This qualitative graphic illustrates the various factors that affect the amount of solar radiation hitting or being absorbed by Earth's surface such as aerosols, clouds, and albedo.

This animation depicts real-time wind speed and direction at selected heights above Earth's surface, ocean surface currents, and ocean surface temperatures and anomalies.

This activity teaches students about the albedo of surfaces and how it relates to the ice-albedo feedback effect. During an experiment, students observe the albedo of two different colored surfaces by measuring the temperature change of a white and black surface under a lamp.

This brief, hands-on activity illustrates the different heating capacities of soil and water in order to understand why places near the sea have a more moderate climate than those inland.

This engaging activity introduces students to the concept of albedo and how albedo relates to Earth's energy balance.

In this activity students learn how Earth's energy balance is regulating climate. This activity is lesson 4 in the nine-lesson module Visualizing and Understanding the Science of Climate Change.

This video provides a good overview of ice-albedo feedback. Albedo-Climate feedback is a positive feedback that builds student understanding of climate change.

This is the first of nine lessons in the Visualizing and Understanding the Science of Climate Change website. This lesson is an introduction to Earth's climate and covers key principles regarding Earth's unique climate, atmosphere, and regional and temporal climate differences.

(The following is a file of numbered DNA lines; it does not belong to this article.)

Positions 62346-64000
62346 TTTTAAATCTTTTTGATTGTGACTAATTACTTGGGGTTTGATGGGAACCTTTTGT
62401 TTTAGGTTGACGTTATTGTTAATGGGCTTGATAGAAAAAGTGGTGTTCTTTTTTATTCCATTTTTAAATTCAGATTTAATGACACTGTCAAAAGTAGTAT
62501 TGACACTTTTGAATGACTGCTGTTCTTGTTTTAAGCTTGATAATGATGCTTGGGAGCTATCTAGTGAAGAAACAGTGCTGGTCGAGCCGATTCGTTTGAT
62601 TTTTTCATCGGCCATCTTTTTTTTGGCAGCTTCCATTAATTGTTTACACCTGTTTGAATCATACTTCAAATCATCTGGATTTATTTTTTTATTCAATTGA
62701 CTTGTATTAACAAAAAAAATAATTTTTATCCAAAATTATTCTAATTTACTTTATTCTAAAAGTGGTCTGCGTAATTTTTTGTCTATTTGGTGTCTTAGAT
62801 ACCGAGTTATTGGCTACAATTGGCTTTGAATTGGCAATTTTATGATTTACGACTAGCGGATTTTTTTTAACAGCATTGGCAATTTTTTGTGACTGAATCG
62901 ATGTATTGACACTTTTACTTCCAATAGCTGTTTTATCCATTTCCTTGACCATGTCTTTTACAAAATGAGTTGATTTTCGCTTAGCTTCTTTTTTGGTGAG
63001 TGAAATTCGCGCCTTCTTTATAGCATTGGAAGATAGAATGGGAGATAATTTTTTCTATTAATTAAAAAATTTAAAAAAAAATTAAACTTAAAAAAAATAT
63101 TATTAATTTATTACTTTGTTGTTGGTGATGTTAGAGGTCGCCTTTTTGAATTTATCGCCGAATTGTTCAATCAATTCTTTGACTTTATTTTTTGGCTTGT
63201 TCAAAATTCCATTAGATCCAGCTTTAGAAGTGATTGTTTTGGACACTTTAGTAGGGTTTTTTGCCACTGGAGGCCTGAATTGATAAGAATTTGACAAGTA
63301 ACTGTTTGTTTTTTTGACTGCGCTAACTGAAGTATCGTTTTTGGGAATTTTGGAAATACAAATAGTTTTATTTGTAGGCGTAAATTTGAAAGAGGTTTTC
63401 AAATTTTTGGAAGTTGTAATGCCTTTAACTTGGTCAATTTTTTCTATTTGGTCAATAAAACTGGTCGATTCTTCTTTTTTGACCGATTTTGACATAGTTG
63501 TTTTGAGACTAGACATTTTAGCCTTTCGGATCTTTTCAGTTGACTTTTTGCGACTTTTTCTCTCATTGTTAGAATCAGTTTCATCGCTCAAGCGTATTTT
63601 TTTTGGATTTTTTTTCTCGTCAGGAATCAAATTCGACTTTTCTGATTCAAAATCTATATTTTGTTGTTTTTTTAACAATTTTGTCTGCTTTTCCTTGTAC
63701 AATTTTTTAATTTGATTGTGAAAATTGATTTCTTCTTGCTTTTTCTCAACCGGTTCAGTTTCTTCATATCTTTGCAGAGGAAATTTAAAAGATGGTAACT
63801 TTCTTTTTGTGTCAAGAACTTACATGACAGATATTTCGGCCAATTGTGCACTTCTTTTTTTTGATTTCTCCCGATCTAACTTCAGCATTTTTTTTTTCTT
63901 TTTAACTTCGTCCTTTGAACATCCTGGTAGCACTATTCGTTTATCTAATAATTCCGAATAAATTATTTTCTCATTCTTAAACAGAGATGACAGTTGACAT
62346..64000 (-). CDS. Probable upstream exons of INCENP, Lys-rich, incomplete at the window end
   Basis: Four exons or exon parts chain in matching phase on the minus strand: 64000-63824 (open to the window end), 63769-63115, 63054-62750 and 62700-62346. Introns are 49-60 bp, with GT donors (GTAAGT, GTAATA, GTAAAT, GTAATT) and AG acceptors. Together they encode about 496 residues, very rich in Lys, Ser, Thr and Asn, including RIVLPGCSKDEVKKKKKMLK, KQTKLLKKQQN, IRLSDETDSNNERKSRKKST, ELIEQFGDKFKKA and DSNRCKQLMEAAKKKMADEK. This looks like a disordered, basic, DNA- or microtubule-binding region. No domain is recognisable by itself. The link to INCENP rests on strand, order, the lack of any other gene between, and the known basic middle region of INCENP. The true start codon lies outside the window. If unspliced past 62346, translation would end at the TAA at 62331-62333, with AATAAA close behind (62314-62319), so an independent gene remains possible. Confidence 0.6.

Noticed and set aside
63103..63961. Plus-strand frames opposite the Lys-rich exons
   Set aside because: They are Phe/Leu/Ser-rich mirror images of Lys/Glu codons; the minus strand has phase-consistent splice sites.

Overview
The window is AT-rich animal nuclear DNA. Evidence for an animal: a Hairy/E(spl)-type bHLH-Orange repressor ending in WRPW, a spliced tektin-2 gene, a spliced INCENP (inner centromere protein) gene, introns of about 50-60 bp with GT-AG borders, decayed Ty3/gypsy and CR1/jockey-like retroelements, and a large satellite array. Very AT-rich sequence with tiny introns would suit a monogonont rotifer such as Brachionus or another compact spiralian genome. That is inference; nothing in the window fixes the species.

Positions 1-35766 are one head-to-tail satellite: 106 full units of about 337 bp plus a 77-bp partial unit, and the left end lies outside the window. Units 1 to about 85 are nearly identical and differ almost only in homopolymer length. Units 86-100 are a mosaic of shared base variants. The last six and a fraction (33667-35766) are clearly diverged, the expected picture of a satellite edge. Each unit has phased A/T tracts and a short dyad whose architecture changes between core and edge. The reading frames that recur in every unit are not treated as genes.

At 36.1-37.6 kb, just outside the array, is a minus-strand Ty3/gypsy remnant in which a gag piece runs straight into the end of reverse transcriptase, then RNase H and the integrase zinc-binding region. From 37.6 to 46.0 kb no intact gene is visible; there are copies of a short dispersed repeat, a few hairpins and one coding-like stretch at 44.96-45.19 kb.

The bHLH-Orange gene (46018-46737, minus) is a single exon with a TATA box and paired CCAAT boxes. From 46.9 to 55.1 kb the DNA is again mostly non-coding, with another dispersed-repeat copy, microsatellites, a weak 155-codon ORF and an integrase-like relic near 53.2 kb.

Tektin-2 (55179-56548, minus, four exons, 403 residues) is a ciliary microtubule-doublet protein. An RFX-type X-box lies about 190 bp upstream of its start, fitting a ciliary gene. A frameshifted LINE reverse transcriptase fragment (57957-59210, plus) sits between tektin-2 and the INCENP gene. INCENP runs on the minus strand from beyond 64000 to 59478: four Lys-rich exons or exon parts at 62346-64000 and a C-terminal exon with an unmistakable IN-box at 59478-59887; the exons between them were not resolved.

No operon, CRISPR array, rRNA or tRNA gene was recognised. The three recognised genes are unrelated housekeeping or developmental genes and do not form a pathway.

In this video, students learn that scientific evidence strongly suggests that different regions on Earth do not respond equally to increased temperatures. Ice-covered regions appear to be particularly sensitive to even small changes in global temperature. This video segment adapted from NASA's Goddard Space Flight Center details how global warming may already be responsible for a significant reduction in glacial ice, which may in turn have significant consequences for the planet.

In this activity, students use NASA satellite data to explore the seasonal changes in sea surface temperatures of the Gulf Stream. Students use NASA's Live Active Server (LAS) to generate data of sea surface temperatures in the Gulf Stream, which they then graph and analyze.